What is it

Couples’ therapy assists couples who are experiencing issues such as communication difficulties, lack of intimacy or sexual dissatisfaction. The aim of couples’ therapy is to improve functioning in couples experiencing relationship distress, to improve the quality of the relationship, and to increase partner satisfaction. It provides a safe environment for partners to explore their feelings and emotions and to confront their issues. Couples’ therapy provides clarity and identifies those areas where misunderstandings or lack of appreciation of the other partner’s perspectives, desires or needs are causing distress or frustration. Couples’ therapy assists couples experiencing difficulties to communicate effectively, address their issues and move forward.
 

What it includes

Couples’ therapy helps couples to identify patterns of behaviour in their relationship, to identify issues that are contributing to misunderstanding or miscommunication, to negotiate areas of difference or disagreement and to improve communication at all levels. Other issues that might be addressed in couples’ therapy include parenting, sexual difficulties, financial matters, relationships with extended family and challenges that arise from creating and maintaining blended families.
 
Couples’ therapy can also assist in the development of emotion regulation, which is important to resolving relationship conflict. Emotion regulation is the ability to improve one’s own mood state when feeling depressed or experiencing some other form of negative emotion such as frustration, anger or hostility. Research indicates that couples who are able to regulate their emotions function better than those possessing less emotional control (Scott et al., 2014) and are able to get themselves to feel better more quickly when faced with disagreements or conflict (Bloch et al., 2014). More broadly, couples who experience positive emotions have been found to be better at calming themselves, an important ability in maintaining individual equilibrium and relationship harmony (Yuan et al., 2010).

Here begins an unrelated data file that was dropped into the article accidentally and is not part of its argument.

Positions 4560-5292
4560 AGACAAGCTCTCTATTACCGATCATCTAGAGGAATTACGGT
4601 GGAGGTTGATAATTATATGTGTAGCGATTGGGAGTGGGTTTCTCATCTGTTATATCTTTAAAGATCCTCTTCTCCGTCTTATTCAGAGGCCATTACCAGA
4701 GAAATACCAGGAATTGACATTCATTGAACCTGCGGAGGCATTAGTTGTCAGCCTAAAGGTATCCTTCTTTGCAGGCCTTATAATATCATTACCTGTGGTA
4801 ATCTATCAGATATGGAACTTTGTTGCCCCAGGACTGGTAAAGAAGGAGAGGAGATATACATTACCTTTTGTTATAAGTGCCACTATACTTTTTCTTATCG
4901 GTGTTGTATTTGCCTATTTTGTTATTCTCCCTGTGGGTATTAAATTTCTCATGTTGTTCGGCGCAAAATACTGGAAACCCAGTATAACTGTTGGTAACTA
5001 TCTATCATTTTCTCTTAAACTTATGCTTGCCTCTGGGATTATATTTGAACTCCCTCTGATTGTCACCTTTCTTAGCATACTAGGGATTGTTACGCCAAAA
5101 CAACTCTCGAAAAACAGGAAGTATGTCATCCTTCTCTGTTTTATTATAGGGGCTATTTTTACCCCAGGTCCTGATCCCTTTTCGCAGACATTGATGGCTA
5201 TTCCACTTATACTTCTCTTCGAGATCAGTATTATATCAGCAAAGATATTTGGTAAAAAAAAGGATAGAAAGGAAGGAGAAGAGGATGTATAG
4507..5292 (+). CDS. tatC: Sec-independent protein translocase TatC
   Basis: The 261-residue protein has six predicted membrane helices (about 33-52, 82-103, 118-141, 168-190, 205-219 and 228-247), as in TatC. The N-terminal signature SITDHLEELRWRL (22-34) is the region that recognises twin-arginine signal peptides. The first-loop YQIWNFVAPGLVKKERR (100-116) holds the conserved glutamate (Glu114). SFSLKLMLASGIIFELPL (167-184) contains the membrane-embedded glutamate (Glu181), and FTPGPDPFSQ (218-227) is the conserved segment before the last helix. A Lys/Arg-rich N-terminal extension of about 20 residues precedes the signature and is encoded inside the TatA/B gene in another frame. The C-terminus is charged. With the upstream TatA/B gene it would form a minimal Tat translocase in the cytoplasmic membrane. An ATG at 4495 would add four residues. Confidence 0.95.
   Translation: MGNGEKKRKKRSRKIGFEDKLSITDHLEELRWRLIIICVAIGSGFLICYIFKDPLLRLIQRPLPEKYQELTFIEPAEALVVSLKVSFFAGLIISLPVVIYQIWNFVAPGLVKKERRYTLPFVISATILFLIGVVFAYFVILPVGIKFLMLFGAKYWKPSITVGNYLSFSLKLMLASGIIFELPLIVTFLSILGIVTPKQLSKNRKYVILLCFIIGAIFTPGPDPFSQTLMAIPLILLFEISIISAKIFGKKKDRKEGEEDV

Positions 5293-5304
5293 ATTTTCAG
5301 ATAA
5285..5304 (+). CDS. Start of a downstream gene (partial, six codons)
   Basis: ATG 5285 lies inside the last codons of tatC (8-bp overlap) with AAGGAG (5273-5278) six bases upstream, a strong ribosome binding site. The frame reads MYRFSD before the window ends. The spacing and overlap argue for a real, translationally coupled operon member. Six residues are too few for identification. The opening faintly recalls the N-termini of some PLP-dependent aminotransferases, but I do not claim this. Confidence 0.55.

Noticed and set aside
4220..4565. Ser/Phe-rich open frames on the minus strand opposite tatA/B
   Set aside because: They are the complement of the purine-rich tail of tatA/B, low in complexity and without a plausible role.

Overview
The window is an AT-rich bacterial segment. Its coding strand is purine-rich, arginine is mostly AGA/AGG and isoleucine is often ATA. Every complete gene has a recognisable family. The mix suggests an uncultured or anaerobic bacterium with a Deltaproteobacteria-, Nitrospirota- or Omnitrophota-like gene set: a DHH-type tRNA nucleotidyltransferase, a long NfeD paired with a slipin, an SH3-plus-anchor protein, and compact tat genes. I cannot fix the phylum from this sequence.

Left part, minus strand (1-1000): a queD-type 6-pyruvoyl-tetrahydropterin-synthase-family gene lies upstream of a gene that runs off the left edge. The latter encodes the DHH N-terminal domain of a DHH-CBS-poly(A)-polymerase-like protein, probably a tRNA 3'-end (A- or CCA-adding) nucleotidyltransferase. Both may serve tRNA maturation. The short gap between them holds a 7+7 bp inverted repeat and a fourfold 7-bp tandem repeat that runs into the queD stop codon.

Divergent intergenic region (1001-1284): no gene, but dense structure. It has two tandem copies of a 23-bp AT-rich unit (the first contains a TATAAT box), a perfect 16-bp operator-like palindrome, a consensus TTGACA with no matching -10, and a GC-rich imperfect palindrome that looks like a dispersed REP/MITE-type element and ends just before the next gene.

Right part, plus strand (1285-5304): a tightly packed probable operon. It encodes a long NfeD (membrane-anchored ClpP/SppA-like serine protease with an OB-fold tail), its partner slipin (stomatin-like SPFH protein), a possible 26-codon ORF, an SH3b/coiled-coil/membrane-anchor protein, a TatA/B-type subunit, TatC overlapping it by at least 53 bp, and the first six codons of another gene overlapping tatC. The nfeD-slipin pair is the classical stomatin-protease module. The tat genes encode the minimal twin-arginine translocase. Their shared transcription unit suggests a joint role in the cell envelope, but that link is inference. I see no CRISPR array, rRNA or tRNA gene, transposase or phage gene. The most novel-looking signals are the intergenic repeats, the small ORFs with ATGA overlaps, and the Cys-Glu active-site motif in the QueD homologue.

How a psychologist can help

References

Benson, L. A., McGinn, M. M., & Christensen, A. (2012). Common principles of couple therapy. Behavior Therapy, 43 (1), 25-35.
 
Bloch, L., Haase, C. M., & Levenson, R. W. (2014). Emotion regulation predicts marital satisfaction: More than a wives’ tale. Emotion, 14 (1), 130-144.
 
Dixit, J. (2009). Psychology Today, March 1.
 
Evans, P., Turner, S. and Trotter, C. (2012). The Effectiveness of Family and Relationship Therapy: A Review of the Literature. Melbourne: PACFA.
 
Scott, S. K., Lavan, N., Chen, S., & McGettigan, C. (2014). The social life of laughter. Trends In Cognitive Sciences, 18 (12), 618-620.
 
Yuan, J. W., McCarthy, M., Holley, S. R., & Levenson, R. W. (2010). Physiological down-regulation and positive emotion in marital interaction. Emotion, 10 (4), 467-474. 

 

Author

Dr Peter Gibbon

If you require additional information, please call our office on 07 3256 6320. Our mental health focused reception staff will be only too happy to assist you with your enquiry about our service and can suggest the most suitable Psychologist for your concern.